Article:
I first read this quote as a leader for WA in Costa Rica. Our quote book is divided into chapters, Expeditioning, Inspirational, etc. and this quote is the first quote under the Leadership chapter. I think its place directly under the title “Leadership” is well-earned. As a leader on a WA trip, you’re there for the kids. Sure, you know how to make pasta, how to lead a circle, and how to set up a tent. And there might be times on a trip when you want to do everything for the kids because it’s taking them a long time, or you could do a “better” job. But what good is that? Does that benefit the student in any way? As a trip leader, I don’t want the students to remember all the things I did for them, I want them to remember all the things they did themselves.
The Indian and the Cricket
I was walking with my friend, an American Indian, on a crowded street in New York City when he suddenly exclaimed, “I hear a cricket.”
“You’re crazy,” I said, as I observed the crowded noon-time street scene in midtown. Cars were honking, construction crews working, planes flying overhead.
“No, I hear a cricket,” he insisted, and proceeded to walk to a flower bed in front of a fancy office building. There, under a leafy plant, he showed me a cricket chirping with life.
“That’s amazing,” I responded. “You must have fantastic hearing.”
“Not really. It all depends on what you’re tuned into,” my friend explained.
“I find that hard to believe,” I said.
“Watch,” my wise friend offered, and he proceeded to drop a handful of coins onto the crowded sidewalk.
Instantly heads turned, eyes darted, and hands reached for pockets to see if they were the poor soul who’d lost his or her money.
“See,” his eyes twinkled, “it all depends on what you’re tuned into.”
– Adapted by Dave Moriah from the “Summit Expedition” staff manual
During the latter part of my Northwest trip in 1989, I remember Tom Woodhouse reading this quote around the campfire at Fort Worden State Park. The message really clicked at that moment of the trip and I realized how special my experience was / would become.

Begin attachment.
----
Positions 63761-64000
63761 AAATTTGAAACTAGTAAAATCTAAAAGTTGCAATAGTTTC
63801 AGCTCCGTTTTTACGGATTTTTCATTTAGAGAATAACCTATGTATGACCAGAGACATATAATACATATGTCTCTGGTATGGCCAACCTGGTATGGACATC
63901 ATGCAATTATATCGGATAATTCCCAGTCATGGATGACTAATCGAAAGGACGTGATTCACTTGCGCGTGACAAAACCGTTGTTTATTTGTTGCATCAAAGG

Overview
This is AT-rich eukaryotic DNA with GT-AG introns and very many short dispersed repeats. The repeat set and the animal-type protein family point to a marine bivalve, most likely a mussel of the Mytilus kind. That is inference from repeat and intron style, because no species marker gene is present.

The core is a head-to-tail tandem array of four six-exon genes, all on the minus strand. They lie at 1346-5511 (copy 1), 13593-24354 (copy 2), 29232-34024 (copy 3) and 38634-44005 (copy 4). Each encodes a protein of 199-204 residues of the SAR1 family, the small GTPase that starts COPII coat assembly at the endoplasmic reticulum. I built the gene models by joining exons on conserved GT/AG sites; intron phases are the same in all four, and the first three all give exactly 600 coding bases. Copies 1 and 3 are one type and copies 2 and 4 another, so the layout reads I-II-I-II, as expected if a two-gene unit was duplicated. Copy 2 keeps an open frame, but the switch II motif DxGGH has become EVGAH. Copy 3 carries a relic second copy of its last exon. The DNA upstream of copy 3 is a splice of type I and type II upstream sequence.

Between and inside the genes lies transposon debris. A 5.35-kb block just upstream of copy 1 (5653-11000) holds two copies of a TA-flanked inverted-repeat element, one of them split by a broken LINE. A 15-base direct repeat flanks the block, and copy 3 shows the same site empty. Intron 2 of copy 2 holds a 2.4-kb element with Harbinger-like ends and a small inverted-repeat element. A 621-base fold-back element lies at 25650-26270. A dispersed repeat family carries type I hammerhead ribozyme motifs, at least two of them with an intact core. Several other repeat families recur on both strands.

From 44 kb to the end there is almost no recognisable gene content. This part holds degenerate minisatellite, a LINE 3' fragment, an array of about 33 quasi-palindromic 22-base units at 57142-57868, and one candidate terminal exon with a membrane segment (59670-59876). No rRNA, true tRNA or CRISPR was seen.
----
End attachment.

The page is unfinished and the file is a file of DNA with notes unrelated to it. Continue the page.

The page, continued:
“Bagels are beautiful for backpacking.” – Mike Cottingham
Always a classic; one of the big parts of my summers as a leader and participant was bringing the community together during meal time. As silly as it sounds, bagels are the staples across all of our programs and always provided a great source of entertainment and talking points with some of the unique creations/ variations students came up with.
“What is life? It is the flash of a firefly in the night. It is the breath of a buffalo in the winter time; it is the little shadow which runs across the grass and loses itself in the sunset.”
A simple reminder that always keeps me grounded – we are a speck in the grand scheme of life. I don’t take that to mean we’re insignificant; rather that we are incredibly lucky to have such a gift as this. And, I like buffalo.
“I feel more like I do now than I did when I first got here.” – Summer ‘82 River Guide
“The thing to remember when traveling is that the trail is the thing, not the end of the trail. Travel too fast and you miss all you are traveling for.” – Louis L’Amour
In this world of rush, rush, we all often focus more on the destination, rather than the journey that takes you there.